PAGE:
Friday, 1 April 2011

Chasing Tails.

I managed to fit in a patch walk stroll around Epsom Common Pond yesterday mid morning. The sky was somewhat overcast plus a fairly strong breeze but that didn't stop the birds singing. In two hours I logged minimum counts of Chiffchaff (7), Blackcap (3), Wren (5), Blackbird, Dunnock (3), Blue Tit (12) [one pair were courtship displaying] Great Tit (5), Robin, Chaffinch (2), Jay, Jackdaw (8), Magpie (3), Carrion Crow [nest building], Kestrel [hunting], Sparrowhawk [fly over], Stock Dove [fly over], Green and Great Spotted Woodpeckers, Canada Geese (3), Mallard (4), Coot (2), Moorhen (2) plus two further year ticks for this site were a male Bullfinch and a female Reed Bunting.

Getting any photographs was a different story .... nearly every time I raised the lens most species turned tail and relocated either out of range or deep into cover. I spotted 6 Mandarin Ducks (5 males and 1 female) on the Stew Pond. I slowly crept ever closer using whatever limited cover was available but the pair swimming together decided to fly off to the Great Pond and the remaining males seemed to sense any presence within 50 yards and constantly swam away in the opposite direction.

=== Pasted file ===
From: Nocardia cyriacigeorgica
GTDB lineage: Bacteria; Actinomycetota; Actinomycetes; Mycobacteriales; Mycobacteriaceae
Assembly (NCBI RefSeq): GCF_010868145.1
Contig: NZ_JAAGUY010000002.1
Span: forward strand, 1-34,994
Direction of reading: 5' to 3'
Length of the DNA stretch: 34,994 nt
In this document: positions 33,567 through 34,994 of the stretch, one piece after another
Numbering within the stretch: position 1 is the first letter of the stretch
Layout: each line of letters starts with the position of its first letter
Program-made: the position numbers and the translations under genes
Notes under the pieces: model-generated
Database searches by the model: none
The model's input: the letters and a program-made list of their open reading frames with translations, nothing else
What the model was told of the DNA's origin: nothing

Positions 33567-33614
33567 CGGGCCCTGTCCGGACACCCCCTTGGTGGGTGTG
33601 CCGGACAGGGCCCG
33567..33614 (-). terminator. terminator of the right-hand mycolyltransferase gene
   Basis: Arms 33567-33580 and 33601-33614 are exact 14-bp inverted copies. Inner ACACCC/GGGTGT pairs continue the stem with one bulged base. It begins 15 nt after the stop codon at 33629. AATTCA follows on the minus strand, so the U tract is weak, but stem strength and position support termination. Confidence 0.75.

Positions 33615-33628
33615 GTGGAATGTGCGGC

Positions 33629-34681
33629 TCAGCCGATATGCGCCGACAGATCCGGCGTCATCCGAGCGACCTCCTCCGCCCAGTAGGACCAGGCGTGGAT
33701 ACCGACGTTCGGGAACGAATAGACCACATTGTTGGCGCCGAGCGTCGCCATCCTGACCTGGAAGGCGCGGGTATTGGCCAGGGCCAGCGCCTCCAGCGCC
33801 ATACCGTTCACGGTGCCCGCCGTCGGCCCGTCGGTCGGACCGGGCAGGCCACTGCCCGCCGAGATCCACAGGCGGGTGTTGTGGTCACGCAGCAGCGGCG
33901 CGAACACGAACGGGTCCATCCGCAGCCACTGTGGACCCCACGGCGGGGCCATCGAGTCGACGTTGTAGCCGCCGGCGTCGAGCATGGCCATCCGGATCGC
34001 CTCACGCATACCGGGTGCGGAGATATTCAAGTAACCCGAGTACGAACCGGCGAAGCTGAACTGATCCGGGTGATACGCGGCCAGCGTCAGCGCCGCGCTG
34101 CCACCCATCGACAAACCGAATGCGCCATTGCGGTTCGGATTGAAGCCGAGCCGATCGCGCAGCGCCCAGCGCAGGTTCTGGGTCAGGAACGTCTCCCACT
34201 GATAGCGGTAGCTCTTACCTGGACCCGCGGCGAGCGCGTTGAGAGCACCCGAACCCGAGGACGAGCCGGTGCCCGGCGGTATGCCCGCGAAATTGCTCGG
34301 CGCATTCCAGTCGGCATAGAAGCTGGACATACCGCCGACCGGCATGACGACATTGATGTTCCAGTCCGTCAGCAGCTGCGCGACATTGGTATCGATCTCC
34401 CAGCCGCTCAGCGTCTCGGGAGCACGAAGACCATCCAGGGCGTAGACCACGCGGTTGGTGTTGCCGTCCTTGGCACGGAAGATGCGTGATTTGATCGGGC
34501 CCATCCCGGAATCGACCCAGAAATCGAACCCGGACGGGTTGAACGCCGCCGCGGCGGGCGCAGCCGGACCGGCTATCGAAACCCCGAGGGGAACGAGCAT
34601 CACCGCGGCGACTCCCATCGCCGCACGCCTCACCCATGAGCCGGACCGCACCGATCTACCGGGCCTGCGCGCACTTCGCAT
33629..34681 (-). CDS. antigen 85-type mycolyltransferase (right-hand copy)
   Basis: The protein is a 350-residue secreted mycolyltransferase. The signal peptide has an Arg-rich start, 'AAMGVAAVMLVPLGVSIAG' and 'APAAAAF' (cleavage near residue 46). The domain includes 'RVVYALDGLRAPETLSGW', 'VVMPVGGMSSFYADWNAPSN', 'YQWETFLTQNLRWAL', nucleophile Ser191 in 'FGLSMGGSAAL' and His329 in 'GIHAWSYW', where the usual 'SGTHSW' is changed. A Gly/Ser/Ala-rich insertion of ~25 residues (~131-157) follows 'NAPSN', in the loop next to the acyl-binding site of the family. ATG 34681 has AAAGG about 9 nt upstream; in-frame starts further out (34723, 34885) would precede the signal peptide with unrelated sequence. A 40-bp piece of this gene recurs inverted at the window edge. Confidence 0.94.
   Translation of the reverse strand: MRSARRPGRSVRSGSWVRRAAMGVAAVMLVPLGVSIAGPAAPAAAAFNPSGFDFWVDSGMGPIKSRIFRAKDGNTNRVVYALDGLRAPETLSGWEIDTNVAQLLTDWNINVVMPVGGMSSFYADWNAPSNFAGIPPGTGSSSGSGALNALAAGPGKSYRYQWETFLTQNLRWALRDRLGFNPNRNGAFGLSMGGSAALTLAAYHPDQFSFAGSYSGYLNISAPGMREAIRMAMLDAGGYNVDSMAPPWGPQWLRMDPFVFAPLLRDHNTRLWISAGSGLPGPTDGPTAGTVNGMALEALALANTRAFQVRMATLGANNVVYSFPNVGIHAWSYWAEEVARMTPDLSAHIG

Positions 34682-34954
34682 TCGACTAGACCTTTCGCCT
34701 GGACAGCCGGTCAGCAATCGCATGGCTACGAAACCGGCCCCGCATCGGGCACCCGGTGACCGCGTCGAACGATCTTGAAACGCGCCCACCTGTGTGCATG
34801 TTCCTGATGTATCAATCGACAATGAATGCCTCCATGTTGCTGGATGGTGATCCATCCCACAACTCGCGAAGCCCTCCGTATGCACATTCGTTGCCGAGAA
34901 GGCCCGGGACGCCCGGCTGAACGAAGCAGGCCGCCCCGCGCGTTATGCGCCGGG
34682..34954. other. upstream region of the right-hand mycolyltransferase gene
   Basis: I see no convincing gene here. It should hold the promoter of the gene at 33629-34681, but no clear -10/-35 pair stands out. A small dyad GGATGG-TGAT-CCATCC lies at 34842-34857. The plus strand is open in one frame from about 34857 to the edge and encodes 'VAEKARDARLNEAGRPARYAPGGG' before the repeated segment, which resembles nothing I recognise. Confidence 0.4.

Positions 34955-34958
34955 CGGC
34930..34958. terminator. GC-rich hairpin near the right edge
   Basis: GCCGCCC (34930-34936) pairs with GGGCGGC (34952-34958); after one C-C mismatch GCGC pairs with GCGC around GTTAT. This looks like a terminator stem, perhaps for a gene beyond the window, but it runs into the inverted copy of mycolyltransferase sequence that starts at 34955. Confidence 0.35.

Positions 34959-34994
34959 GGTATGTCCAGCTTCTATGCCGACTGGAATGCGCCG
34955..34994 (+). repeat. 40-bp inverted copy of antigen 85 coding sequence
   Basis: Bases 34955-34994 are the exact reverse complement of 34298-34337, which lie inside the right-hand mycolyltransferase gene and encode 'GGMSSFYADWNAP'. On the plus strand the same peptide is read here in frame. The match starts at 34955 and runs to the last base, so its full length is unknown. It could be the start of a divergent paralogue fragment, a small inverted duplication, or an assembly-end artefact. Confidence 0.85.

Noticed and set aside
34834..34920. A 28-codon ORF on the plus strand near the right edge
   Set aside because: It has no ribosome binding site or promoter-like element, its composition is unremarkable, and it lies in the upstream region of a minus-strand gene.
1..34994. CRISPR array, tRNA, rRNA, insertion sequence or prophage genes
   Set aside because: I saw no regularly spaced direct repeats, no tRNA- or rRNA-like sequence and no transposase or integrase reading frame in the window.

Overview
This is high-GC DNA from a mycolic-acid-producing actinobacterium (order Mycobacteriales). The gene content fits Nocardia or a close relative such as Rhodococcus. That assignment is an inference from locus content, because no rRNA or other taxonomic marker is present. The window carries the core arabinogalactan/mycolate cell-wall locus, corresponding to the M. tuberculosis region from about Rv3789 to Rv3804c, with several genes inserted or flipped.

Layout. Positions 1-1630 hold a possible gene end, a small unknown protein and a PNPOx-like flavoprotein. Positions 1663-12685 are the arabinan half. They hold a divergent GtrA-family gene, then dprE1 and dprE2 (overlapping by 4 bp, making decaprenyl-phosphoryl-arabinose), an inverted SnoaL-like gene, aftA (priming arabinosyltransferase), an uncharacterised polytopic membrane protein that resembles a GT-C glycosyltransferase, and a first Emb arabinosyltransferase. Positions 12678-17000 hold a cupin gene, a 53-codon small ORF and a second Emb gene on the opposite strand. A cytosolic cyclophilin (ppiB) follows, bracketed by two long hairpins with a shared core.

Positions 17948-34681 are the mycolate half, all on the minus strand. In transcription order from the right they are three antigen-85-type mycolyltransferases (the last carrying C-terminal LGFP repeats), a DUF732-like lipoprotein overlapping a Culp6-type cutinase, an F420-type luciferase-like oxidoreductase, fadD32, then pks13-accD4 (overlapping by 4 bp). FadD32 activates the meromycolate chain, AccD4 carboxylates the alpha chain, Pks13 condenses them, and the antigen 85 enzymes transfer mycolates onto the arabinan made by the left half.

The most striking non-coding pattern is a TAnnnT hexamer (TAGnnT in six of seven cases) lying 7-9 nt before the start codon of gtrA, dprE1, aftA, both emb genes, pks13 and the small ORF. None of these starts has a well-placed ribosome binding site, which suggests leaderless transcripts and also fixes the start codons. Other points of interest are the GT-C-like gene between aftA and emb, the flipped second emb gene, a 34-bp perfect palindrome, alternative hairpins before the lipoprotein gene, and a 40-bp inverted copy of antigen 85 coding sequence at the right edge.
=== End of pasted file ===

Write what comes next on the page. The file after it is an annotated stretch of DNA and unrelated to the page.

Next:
So playing the waiting game I found a spot with a little more cover and the breeze in my favour and after a while a couple of the Mandarin males eventually came within range.

A young Grey Heron hunting its prey of frogs around the Great Pond also wasn't making life any easier as it carefully stalked through the dried grassy margins only showing its head from time to time. Knowing how alert this species is to human intervention I again used the limited cover of the recently pollared willows to get within range and hid behind one trunk no thicker than a lamp post to break up my profile!

Before leaving the pond I snapped the feather pattern on the rear of a very common goose species and during a detour across the Low Meadow I stopped to admire the various shapes and forms of fungi plus the blossom on the Blackthorn.

Long-tailed Tits seemed to be flitting about everywhere, diving into clumps of bramble to locate insects. Once again when they perched up on the gorse all they continued to offer was a tail end view but not to be beaten by such a diminutive species I persevered and eventually one individual provided a much better view.